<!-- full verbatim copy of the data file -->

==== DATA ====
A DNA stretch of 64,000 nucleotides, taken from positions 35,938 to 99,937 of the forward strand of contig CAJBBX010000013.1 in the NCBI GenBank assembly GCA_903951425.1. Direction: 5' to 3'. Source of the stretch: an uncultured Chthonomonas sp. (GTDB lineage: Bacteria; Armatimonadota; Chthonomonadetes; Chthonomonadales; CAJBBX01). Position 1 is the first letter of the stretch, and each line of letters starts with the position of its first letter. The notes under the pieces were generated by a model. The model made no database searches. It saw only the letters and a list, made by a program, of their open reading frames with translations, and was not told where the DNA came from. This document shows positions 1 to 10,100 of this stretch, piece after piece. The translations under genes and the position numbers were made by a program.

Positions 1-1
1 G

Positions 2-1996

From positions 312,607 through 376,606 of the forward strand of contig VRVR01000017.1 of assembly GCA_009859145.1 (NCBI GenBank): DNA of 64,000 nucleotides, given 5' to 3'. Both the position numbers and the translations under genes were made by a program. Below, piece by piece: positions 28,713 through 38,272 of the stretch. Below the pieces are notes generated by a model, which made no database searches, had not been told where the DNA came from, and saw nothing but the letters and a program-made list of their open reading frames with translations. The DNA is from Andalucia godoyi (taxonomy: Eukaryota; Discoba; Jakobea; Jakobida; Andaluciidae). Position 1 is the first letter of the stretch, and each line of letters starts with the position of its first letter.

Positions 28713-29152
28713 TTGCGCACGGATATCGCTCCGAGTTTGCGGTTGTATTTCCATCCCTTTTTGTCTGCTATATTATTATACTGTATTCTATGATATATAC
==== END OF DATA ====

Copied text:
A DNA stretch of 64,000 nucleotides, taken from positions 35,938 to 99,937 of the forward strand of contig CAJBBX010000013.1 in the NCBI GenBank assembly GCA_903951425.1. Direction: 5' to 3'. Source of the stretch: an uncultured Chthonomonas sp. (GTDB lineage: Bacteria; Armatimonadota; Chthonomonadetes; Chthonomonadales; CAJBBX01). Position 1 is the first letter of the stretch, and each line of letters starts with the position of its first letter. The notes under the pieces were generated by a model. The model made no database searches. It saw only the letters and a list, made by a program, of their open reading frames with translations, and was not told where the DNA came from. This document shows positions 1 to 10,100 of this stretch, piece after piece. The translations under genes and the position numbers were made by a program.

Positions 1-1
1 G

Positions 2-1996

From positions 312,607 through 376,606 of the forward strand of contig VRVR01000017.1 of assembly GCA_009859145.1 (NCBI GenBank): DNA of 64,000 nucleotides, given 5' to 3'. Both the position numbers and the translations under genes were made by a program. Below, piece by piece: positions 28,713 through 38,272 of the stretch. Below the pieces are notes generated by a model, which made no database searches, had not been told where the DNA came from, and saw nothing but the letters and a program-made list of their open reading frames with translations. The DNA is from Andalucia godoyi (taxonomy: Eukaryota; Discoba; Jakobea; Jakobida; Andaluciidae). Position 1 is the first letter of the stretch, and each line of letters starts with the position of its first letter.

Positions 28713-29152
28713 TTGCGCACGGATATCGCTCCGAGTTTGCGGTTGTATTTCCATCCCTTTTTGTCTGCTATATTATTATACTGTATTCTATGATATATAC